by Dr. Jane Nelsen
How fine is “fine”? Fine is relative. Yes, most of us turned out just “fine.” We can laugh at some of the punishments we received as a child—and even say we deserved them. However, if we had been allowed to learn from our mistakes instead of being made to pay for them, is it possible we might be even better than “fine”?
Punishment is designed to make children “pay” for their mistakes. Discipline that teaches (the definition we prefer) is designed to help children learn from their mistakes in an atmosphere of encouragement and support. In the following story, Stan was led through a process that helped him understand the difference between punitive and non-punitive (positive) discipline.
Stan told his parenting group about a time he cheated on a fifth-grade test. He said, “I was stupid enough to write some answers on the palm of my hand. The teacher saw me open my fist to find an answer. She grabbed my paper and tore it up in front of everyone in the class. I received an "F" on the test and was publicly called a cheater. The teacher told my parents and my father gave me a whipping and grounded me for a month. I never cheated again, and I certainly deserved the "F".
The group leader helped him explore this experience to help everyone in the class see if there might be a more productive way to handle this situation.
Leader: Does everyone agree with Stan that he deserved the "F"?
Leader: Would the "F" have been enough to teach him the consequences of his choices, or did he need the punishment also?
Leader: What do you think, Stan? How did you feel about getting the "F" for cheating?
Stan: I felt very guilty and very embarrassed.
Leader: What did you decide from that?
Stan: That I wouldn’t do it again.
Leader: When we hear this, we may think, “See, it worked.” But let’s explore a little further and see how what may have seemed to “work” for the moment, may have had some harmful long-term results. Stan, what did you decide after receiving the whipping (punishment)?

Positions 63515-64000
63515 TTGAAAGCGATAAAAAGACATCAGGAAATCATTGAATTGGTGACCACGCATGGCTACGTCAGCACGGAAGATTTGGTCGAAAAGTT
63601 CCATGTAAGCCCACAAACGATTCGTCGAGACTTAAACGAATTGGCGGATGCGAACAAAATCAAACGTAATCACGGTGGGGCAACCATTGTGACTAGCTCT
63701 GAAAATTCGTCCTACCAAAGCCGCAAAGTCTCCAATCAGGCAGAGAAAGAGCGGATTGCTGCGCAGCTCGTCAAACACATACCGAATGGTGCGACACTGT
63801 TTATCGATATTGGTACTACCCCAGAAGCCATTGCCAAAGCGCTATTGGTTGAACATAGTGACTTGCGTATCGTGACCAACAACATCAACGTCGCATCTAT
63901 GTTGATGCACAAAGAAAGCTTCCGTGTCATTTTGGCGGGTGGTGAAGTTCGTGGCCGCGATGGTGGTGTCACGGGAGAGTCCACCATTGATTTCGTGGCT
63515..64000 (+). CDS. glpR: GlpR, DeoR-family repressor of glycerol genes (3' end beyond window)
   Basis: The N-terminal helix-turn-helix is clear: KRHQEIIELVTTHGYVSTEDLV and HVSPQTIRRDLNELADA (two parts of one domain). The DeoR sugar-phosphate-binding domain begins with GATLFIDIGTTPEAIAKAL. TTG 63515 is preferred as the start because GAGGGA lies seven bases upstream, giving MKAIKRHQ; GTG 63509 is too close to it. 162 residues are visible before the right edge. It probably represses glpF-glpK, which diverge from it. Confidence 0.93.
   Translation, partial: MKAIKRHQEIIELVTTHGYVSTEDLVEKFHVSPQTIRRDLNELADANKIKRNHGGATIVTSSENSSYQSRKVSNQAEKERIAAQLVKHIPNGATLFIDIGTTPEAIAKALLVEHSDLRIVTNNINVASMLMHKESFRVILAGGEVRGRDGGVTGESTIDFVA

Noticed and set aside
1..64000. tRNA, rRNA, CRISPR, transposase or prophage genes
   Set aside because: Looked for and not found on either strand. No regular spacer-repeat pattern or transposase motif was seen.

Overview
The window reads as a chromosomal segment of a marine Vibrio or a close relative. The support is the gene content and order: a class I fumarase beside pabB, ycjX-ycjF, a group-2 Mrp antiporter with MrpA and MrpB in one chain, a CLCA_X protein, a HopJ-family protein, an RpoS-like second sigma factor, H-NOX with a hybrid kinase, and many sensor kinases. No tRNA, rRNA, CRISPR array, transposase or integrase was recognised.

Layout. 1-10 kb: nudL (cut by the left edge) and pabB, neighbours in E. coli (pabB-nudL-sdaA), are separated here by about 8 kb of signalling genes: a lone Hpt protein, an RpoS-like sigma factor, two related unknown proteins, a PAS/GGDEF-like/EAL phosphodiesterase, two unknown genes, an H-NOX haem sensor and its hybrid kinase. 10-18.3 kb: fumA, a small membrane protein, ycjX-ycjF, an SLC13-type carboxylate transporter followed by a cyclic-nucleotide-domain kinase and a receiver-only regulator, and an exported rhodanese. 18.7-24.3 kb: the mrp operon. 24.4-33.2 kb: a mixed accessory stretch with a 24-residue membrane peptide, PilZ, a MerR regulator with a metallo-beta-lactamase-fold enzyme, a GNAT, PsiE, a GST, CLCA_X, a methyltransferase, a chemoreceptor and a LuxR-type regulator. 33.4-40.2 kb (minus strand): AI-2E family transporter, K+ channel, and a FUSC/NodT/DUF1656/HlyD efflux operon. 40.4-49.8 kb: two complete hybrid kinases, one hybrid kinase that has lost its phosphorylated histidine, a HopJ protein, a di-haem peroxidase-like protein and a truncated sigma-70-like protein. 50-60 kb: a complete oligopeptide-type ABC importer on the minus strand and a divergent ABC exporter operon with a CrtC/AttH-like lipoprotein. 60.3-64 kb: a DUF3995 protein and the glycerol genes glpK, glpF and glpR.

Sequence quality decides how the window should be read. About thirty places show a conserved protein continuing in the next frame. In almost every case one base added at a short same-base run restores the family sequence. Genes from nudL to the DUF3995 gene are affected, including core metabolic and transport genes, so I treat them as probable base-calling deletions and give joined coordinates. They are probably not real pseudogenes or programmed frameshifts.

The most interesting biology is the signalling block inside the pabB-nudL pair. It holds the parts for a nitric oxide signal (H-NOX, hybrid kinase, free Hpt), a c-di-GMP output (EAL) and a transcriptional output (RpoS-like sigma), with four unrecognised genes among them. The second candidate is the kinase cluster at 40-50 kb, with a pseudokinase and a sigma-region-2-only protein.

Stan: That I was a disappointment to my parents. I still worry about disappointing them. When I think about it, I realize how much I live in fear and self-doubt.
Leader: So how did the punishment help you?
Stan: Well, I had already decided I wouldn’t cheat again. The guilt and embarrassment of getting caught in front of others was enough to teach me that lesson. Actually, the worry about disappointing my parents is a real burden.
Leader: If you had a magic wand and could change the script of that event, how would you change it? How would you change what anyone said or did?
Stan: Well, I wouldn’t cheat.
Leader: And after that?
Stan: I don’t know.
Leader: Who has any ideas you could give Stan? It is usually easier to see possibilities when you aren’t emotionally involved. What could Stan’s teacher or parents have done or said that would have demonstrated kind and firm discipline that would be effective short-term and long-term?
Group Member (Sylvia): I’m a teacher, and I’m learning a lot from this. The teacher could have taken Stan aside and asked him why he was cheating instead of embarrassing him in front of the whole class.
Leader: Stan, what would you have answered to that?
Stan: That I wanted to pass the test.
Sylvia: Then I could appreciate his desire to pass and ask him how he felt about cheating as a way to accomplish that.
Stan: I could honestly say that it didn’t feel good and would promise never to do it again.